Through licensing, parent company Live Nation, one of the world’s largest live entertainment and e-commerce businesses, is turning House of Blues from solely a place for live performances into a brand synonymous with the music lifestyle. By collaborating with product manufacturers, House of Blues can place its name in grocery stores, retailers and upstairs markets to give the brand access to a broader variety of consumers. "Licensed products allow House of Blues to connect with fans outside of our venues and reinforce the memory of their experience," notes Allison Meyerson, vice president of merchandise. 

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When Brad Bowen took over ownership of Golf USA in late 2013, he understood that to be successful the brand had to renew its commitment to its small town stores. Prior ownership had expanded too aggressively into bigger markets where Golf USA found itself competing against large chains with deep pockets. But it was at the small town locations where Golf USA’s attentive customer service stood out and franchisees became a part of the community, creating personal relationships with junior and senior golfers alike. “That’s where we’ve seen a lot of success over the years,” Bowen says.

Golf USA’s were never designed to compete with the large, 60,000-square-foot retailers on inventory, but Bowen says its stores still offer all the familiar products that customers desire. “We have all the same wanted items, the same brands,” he states. “We just don’t carry the overkill in depth.”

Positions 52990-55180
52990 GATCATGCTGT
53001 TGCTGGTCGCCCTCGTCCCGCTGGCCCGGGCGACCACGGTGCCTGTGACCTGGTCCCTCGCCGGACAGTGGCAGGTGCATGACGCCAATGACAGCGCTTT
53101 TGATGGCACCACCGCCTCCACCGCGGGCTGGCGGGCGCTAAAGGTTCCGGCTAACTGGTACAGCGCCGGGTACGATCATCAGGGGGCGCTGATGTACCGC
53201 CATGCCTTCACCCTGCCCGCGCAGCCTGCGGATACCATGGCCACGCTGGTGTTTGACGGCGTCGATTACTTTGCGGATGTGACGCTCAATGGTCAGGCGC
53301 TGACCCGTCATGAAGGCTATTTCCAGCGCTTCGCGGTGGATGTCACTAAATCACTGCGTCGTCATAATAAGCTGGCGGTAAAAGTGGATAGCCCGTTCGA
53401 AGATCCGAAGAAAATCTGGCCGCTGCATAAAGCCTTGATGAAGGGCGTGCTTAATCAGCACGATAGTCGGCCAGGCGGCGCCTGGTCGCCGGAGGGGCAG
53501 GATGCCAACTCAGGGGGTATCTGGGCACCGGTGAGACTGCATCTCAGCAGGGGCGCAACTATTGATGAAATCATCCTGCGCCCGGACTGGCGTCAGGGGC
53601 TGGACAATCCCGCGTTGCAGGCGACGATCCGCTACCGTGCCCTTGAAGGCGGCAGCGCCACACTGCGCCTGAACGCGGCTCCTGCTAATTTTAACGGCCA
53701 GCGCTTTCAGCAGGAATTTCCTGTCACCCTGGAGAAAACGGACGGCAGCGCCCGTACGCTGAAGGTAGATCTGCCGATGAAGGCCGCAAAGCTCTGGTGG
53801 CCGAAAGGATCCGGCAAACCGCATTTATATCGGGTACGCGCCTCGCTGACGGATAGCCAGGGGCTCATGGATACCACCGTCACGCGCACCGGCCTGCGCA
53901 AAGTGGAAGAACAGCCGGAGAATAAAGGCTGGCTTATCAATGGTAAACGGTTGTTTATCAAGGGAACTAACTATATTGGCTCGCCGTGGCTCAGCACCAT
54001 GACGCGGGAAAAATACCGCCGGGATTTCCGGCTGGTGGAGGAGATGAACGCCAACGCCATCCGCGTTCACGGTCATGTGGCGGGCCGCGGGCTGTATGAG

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Foodarama is affectionately known in Houston as the go-to friendly neighborhood market, having served the community for more than 40 years. Although local customers who grew up shopping there with their parents or remember it opening for the first time might feel nostalgia for the grocery stores, Foodarama is changing with the times to better serve its customers.

“We are excited about the changes we are making and moving forward in 2015,” says Kim Alepa, CEO and daughter of founder Carrol Cox. “Our biggest challenges are not only the presence of competition, but also the always-changing trends of the grocery business. Customer shopping habits and patterns are very crucial to how we market our items.”

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Located in New Orleans, Dorignac’s Food Center has carved out a niche for itself as a full-service grocery store that knows how to get what its customers want. Founded in 1947, the company has built its reputation by stocking hard-to-find items and making sure that consumers know that Dorignac’s can be counted on to take care of their needs. 

“We deliver service consistently and get to know our customers on a personal basis,” President Ronnie Dawson says. “Our store is a place in the community where our customers can get together and meet to catch up on what is going on in each other’s lives and other social happenings.”